Dictates words for the adult to write down

Uses 3 fingers to hold pencil to write

Draws circle spontaneously

Scribbles begin to resemble letter-like designs (mock letters), uses scribbles frequently

Draws known letters in unique ways, using segments and sequences of marks

Copies models of horizontal and vertical lines and a circle

Traces around the edge of a basic shape template

May try writing one or more letters in own name

Cognitive Development

Constructs enclosures of different sizes in dramatic play

Dramatizes favorite stories and events

Asks about how things work and why things are done in a specific way

Describes own feelings and is aware of other peoples’ feelings and perspectives

Determines dramatic play themes and leads others

Imbues music, dances with emotion

Recognizes emotions in pictures

Dances and sings to familiar music

Spontaneously creates rhythms

Draws faces

Asks adults to show them how to draw or create something

Makes collages with all kinds of materials, glues things together

Develops a theme in dramatic play (doctor, waitress)

Silly boisterous humor among peers and siblings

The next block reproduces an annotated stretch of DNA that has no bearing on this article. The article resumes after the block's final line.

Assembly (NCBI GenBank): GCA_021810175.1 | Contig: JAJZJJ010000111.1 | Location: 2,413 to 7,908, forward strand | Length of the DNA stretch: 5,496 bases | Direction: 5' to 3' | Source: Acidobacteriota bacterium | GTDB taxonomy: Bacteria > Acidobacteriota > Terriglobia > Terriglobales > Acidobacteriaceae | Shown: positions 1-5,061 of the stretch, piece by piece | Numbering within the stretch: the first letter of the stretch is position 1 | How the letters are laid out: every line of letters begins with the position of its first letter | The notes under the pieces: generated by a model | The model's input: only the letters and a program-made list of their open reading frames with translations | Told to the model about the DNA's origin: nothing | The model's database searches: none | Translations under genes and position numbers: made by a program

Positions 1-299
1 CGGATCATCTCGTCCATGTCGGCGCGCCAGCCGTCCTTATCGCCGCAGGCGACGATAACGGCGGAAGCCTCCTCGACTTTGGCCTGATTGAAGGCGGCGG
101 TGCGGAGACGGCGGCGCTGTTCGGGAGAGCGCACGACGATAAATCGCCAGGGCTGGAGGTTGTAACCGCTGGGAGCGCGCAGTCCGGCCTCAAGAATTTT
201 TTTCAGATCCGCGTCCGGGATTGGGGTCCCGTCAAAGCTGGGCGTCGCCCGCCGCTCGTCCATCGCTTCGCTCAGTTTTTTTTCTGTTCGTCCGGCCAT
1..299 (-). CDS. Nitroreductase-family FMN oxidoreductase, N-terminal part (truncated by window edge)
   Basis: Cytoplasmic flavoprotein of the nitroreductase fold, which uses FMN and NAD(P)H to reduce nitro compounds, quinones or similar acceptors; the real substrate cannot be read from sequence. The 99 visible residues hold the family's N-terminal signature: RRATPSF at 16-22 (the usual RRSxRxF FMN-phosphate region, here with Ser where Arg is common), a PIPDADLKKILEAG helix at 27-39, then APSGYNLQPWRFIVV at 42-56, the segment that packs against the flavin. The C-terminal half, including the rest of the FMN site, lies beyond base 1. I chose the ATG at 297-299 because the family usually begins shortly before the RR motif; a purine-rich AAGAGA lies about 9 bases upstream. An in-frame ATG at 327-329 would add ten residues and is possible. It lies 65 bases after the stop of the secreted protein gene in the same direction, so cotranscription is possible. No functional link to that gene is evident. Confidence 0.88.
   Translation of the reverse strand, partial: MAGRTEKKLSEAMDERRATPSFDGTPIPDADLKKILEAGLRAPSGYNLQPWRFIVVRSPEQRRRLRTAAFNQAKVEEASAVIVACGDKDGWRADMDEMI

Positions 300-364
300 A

Frequent sibling rivalry and arguments

Prefers peer interactions to adult interactions

Follows classroom rules part of the time

Modifies language and interactions when playing with younger children

Demonstrates a preference for same-sex peers

Notices peers with similar interests

Keeps one-to-one correspondence of from 3 to 5 items, but doesn’t know “how many in total”

Compares amounts in two groups up to six items by matching with one-to-one correspondence (gives each toy animal a block for hay)

May be confused by amount if one set of items is physically larger

Recognizes several written numbers

Uses graphics to add small numbers by drawing pictures, then counting up to 3 items

Understands largest/ smallest

Compares pictures, colors, shapes to do simple puzzles

Length/Height: Uses the terms longer/taller functionally in play or daily routines

Amount: Knows larger container holds more

Time: Knows yesterday, tomorrow

Time: Knows parts of the day when specific activities take place

Compares shapes and makes patterns

Recognizes simple pictures made with shapes (square and triangle look like a house)

Knows sequence of daily events

Classifies by shape, size, color individually (not two characteristics)

Matches colors (orange, purple, brown, black, pink gray, white)

Makes inferences about which category an item fits into

Matches familiar shapes of different sizes and orientation

Matches rectangles

Builds three-dimensional structures using one type of item (e.g., a cube) and/or multiple types of items (e.g., a rectangular prism, cube and arches)

Builds with blocks in all directions with the intent of make a representation of something

Asks questions about nature

Makes observations about creatures and plants in nature

Uses nature vocabulary

Knows weather requires different clothing

Remembers one of several objects shown and then hidden

 North Carolina Department of Public Instruction, 2015